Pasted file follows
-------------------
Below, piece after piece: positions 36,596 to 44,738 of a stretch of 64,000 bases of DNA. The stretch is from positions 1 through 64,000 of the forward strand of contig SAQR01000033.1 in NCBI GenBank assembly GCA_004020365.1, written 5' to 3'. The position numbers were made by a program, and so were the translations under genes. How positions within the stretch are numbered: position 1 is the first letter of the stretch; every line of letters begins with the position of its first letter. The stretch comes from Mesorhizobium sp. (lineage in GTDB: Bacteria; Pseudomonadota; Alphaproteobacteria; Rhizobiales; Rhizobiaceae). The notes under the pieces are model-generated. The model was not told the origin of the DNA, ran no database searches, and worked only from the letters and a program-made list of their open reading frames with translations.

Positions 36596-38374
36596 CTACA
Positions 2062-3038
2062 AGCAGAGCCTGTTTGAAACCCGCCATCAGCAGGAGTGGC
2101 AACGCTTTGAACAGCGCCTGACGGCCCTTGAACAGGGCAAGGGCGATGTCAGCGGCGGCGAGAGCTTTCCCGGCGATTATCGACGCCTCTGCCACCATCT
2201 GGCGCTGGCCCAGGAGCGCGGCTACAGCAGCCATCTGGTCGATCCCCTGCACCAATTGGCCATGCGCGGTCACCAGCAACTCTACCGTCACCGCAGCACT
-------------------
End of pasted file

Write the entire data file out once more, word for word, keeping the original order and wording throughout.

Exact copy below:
Below, piece after piece: positions 36,596 to 44,738 of a stretch of 64,000 bases of DNA. The stretch is from positions 1 through 64,000 of the forward strand of contig SAQR01000033.1 in NCBI GenBank assembly GCA_004020365.1, written 5' to 3'. The position numbers were made by a program, and so were the translations under genes. How positions within the stretch are numbered: position 1 is the first letter of the stretch; every line of letters begins with the position of its first letter. The stretch comes from Mesorhizobium sp. (lineage in GTDB: Bacteria; Pseudomonadota; Alphaproteobacteria; Rhizobiales; Rhizobiaceae). The notes under the pieces are model-generated. The model was not told the origin of the DNA, ran no database searches, and worked only from the letters and a program-made list of their open reading frames with translations.

Positions 36596-38374
36596 CTACA
Positions 2062-3038
2062 AGCAGAGCCTGTTTGAAACCCGCCATCAGCAGGAGTGGC
2101 AACGCTTTGAACAGCGCCTGACGGCCCTTGAACAGGGCAAGGGCGATGTCAGCGGCGGCGAGAGCTTTCCCGGCGATTATCGACGCCTCTGCCACCATCT
2201 GGCGCTGGCCCAGGAGCGCGGCTACAGCAGCCATCTGGTCGATCCCCTGCACCAATTGGCCATGCGCGGTCACCAGCAACTCTACCGTCACCGCAGCACT